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July 27, 2021

IMF presents World Economic Outlook July 2021 Update


Photo: International Monetary Fund Chief Economist Gita Gopinath presents the World Economic Outlook update. IMF Photo/Cory Hancock. July 27, 2021. Washington, D.C., United States. Image provided by & copyright © IMF.

Washington, DC., July 27, 2021 — The global economy is growing but widening gaps between advanced economies and many emerging markets and developing economies are a concern. The International Monetary Fund said that in its latest update of the World Economic Outlook on Tuesday.

Global growth is forecast at 6 percent for 2021, unchanged from the previous forecast in April. Still, the composition of that has changed, said the Fund’s Chief Economist Gita Gopinath, ahead of the report’s release.

“Global growth is projected to be 6 percent this year, which is unchanged from our April forecast. However, the composition has changed. We are upgrading growth for advanced economies, and that’s almost entirely offset by a downgrade for emerging markets and developing economies. Next year, we have upgraded growth to 4.9 percent, and that’s mainly driven by anticipated further financial support in the U.S.,” said Gopinath, the IMF’s chief economist.

These revisions reflect differences in pandemic developments as the delta variant takes over. Close to 40 percent of the population in advanced economies has been fully vaccinated, compared with just 11 percent in emerging market economies. That number is even lower still in low-income developing countries.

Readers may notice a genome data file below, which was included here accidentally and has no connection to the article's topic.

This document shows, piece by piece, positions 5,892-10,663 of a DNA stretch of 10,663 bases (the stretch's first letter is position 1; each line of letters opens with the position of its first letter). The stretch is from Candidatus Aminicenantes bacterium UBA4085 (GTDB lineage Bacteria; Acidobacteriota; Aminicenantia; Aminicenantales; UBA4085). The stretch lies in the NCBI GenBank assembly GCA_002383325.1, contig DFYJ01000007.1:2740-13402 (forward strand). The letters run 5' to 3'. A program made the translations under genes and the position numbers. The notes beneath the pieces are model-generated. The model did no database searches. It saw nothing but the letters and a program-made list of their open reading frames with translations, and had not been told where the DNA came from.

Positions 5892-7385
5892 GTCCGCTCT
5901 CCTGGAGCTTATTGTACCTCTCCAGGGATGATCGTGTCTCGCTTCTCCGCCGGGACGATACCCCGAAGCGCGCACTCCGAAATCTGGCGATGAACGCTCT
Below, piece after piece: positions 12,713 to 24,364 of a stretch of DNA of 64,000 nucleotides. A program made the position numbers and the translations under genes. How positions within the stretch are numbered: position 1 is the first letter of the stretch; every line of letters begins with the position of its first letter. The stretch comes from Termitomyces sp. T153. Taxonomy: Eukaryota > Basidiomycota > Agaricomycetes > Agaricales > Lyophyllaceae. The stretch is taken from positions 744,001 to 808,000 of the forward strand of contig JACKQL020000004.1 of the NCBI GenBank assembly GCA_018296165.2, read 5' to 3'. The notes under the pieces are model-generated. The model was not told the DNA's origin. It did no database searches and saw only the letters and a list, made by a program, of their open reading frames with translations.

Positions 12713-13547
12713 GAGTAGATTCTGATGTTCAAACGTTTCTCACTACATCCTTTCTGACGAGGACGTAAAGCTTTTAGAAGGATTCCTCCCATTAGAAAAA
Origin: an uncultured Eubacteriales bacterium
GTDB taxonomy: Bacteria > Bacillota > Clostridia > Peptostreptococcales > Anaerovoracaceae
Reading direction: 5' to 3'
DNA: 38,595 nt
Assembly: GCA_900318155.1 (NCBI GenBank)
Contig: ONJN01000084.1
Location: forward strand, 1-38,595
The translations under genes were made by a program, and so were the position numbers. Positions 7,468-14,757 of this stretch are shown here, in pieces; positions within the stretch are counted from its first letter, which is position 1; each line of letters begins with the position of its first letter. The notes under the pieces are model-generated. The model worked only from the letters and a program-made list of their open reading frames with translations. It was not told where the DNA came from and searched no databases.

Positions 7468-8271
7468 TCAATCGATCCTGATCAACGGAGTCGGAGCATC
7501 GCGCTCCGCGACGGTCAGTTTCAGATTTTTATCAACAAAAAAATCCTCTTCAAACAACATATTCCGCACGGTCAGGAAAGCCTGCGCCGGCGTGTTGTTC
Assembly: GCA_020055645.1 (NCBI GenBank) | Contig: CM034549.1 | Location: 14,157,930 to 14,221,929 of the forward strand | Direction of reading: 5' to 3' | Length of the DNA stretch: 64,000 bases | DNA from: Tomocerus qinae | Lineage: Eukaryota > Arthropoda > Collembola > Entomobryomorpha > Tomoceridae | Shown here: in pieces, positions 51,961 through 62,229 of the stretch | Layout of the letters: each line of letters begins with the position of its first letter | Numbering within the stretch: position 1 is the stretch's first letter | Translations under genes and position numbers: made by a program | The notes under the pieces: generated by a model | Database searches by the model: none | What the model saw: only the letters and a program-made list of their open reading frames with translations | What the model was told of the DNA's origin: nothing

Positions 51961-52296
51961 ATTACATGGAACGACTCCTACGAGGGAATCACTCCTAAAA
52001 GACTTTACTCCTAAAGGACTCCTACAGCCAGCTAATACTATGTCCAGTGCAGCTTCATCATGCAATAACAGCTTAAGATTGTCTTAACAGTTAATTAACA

Aftershocks from the pandemic upheaval of last year pose unique policy challenges. Pent-up demand and supply chain bottlenecks are putting upward pressure on prices. Nonetheless, in most advanced economies, inflation is expected to subside to pre-pandemic ranges in 2022.

“One of the major fault lines remains the pandemic. In addition, we see newer virus variants far more transmissible, like the Delta variant that we see right now. In a world where vaccine access remains highly inequitable, that will have a big hit on the economic recovery. Another major risk and fault line is concerning financial conditions. Suppose, for instance, inflation in the U.S. is more persistent than we expected. In that case, that could lead to a faster tightening in monetary policy, which could then again disrupt financial market conditions. So, these are some of the major risks we are concerned about,” explained Gopinath.

The recovery is not assured until the pandemic is beaten back globally. However, concerted, well-directed policy actions at the multilateral and national levels can make the difference between a future where all economies experience durable recoveries or one where divergences intensify, the poor get poorer, and social unrest and geopolitical tensions grow.

“First and foremost, the world needs to be fully vaccinated, and this requires multilateral action to make sure that sufficient vaccine doses are made available to developing countries. Second, individual governments will need to tailor their policy support to the stage of the crisis. They will have to do this by nesting their monetary policies in incredible medium-term fiscal frameworks. Third, in the case of monetary policy, central banks should look through transitory inflation movements. However, it’s crucial that they remain prepared and strongly communicate what they will do if it turns out that inflation goes up even higher and is much more persistent than expected.” said Gopinath.

Source: IMF

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Edited & Posted by the Editor | 3:38 PM | Link to this Post

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